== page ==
The Grange Fair – An American Tradition is superbly filmed and edited. The pace is leisurely, but the photography is beautiful, filled with heart-tugging images. The profiled individuals are captured so naturally, they often seem unaware that a camera is present at all. There is no voice-over narration. Even the "hand written" font used for the title cards adds to the overall mood. I was mesmerized throughout two viewings of the film. I have only one minor criticism. The historical information about the Grange Fair at the very beginning seems rushed. Both the narration and the vintage photographs zip by, in contrast to the pace of the rest of the film. Some additional history and old photos or footage are worked into the film as it continues, but I would have liked a little more context to begin with.

Several speakers in the film make points about the importance of farming, and of the family farm in particular. They touch on an issue that has personal and political significance for me. My mother was born on a farm, and I have never lived farther than walking distance from working farms of some kind. I grew up going to agricultural fairs, and I still love them. I've grown vegetable gardens, canned produce, picked apples, studied beekeeping, and even raised chickens. I have a shelf full of books on homesteading and a keen interest in preserving heirloom seeds and livestock.

Given current political and economic events, I foresee small-scale local food production becoming much more important in American life. Here in New England, there are countless agricultural fairs every year, ranging from Topsfield, the longest running fair in the United States, to town grange fairs that set up for one weekend. The number and continued popularity of these events prove that Americans of all backgrounds and lifestyles remain keenly interested in the skills required to produce food and clothing. Family farms, co-ops, and homesteads may soon be vital to our survival. The skyrocketing cost and diminishing availability of oil will raise the price of transporting food long distances to unsustainable levels. The economics of production will change, and the regions that prepare for this farthest in advance will suffer the least.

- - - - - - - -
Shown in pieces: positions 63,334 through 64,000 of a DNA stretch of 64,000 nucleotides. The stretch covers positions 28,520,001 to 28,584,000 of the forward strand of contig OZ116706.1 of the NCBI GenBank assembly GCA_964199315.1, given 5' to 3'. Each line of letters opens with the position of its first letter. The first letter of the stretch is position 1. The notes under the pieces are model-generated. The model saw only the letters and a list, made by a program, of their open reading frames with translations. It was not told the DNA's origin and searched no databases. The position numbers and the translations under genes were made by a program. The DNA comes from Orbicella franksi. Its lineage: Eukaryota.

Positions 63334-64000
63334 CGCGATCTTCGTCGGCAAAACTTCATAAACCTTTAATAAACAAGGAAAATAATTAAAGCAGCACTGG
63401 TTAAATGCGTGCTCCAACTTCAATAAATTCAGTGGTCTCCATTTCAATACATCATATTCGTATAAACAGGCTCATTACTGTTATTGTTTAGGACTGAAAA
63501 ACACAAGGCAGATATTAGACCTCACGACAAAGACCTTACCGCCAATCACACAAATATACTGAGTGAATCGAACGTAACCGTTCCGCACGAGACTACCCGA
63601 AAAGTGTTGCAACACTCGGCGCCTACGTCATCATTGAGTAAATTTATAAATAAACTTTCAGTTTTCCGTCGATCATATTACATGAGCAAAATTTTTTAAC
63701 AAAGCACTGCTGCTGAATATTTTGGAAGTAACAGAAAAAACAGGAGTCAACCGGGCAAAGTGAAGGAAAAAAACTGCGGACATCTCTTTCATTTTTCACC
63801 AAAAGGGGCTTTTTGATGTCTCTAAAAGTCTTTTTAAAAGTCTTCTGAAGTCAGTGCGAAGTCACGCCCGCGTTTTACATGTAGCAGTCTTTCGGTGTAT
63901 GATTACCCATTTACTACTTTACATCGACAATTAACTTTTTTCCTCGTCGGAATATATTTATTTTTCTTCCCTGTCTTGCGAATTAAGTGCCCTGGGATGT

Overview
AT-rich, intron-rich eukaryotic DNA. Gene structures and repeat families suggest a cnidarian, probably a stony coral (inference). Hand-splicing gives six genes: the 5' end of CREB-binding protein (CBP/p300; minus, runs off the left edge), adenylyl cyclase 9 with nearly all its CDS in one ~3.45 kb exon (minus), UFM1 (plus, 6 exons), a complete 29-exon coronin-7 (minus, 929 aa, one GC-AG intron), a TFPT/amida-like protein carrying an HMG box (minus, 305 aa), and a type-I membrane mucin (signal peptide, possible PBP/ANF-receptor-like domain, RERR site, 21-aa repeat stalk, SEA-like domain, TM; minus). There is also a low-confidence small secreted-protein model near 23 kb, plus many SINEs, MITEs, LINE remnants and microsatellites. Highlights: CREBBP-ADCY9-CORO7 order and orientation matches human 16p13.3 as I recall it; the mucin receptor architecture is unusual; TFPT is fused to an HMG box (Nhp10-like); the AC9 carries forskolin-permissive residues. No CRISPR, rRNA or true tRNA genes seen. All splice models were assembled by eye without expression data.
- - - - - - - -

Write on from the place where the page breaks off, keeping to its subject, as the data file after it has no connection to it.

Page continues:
"Encampment fairs," as the film's description says, may be "a vanishing piece of Americana." But small-scale food production itself will not disappear so easily. The Grange Fair – An American Tradition presents an honest and inspiring picture of farming life, both realistic and lyrical. As a film, it is touching, entertaining and educational. But if it moves a few suburban young people to investigate 4-H, or a community to support its local small farms, The Grange Fair – An American Tradition will do more good than most documentaries can hope to achieve.

The Grange Fair – An American Tradition is a Penn State Public Broadcasting Production and part of the Minutes of History® series. The DVD has a feature running time of 86 minutes with color, stereo and 6 x 9 anamorphic widescreen. Because this is a television documentary, the DVD does not include many extras. English subtitles are available, and there are trailers for six other Inecom Entertainment films, including Westinghouse, EXPO – Magic of the White City, Horses of Gettysburg, Pennsylvania Train Stations – Restored and Revitalized, Johnstown Flood, and Silent Wings – The American Glider Pilots of WWII. I want to see them all.

Watch the trailer for The Grange Fair – An American Tradition on the movie's official website. The DVD is available for pre-order and will be released on February 19, 2008. All regions, not rated.

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About Vyrdolak

Inanna Arthen (Vyrdolak) is an artist, speaker and author of The Vampires of New England Series (http://vampiresofnewengland.com): Mortal Touch (2007), The Longer the Fall (2010), and All the Shadows of the Rainbow (2013). Book 4 is currently in progress. Inanna is a lifelong scholar of vampire folklore, fiction and fact, and runs By Light Unseen Media (http://bylightunseenmedia.com), an independent press dedicated to publishing vampire fiction and nonfiction. She is a member of Broad Universe, New England Horror Writers, Independent Book Publishers Association (IBPA) and Independent Publishers of New England (IPNE). She holds an M.Div degree from Harvard and is an outspoken advocate for the Pagan and LGBT communities. She is minister of the Unitarian-Unitarian Church of Winchendon, MA.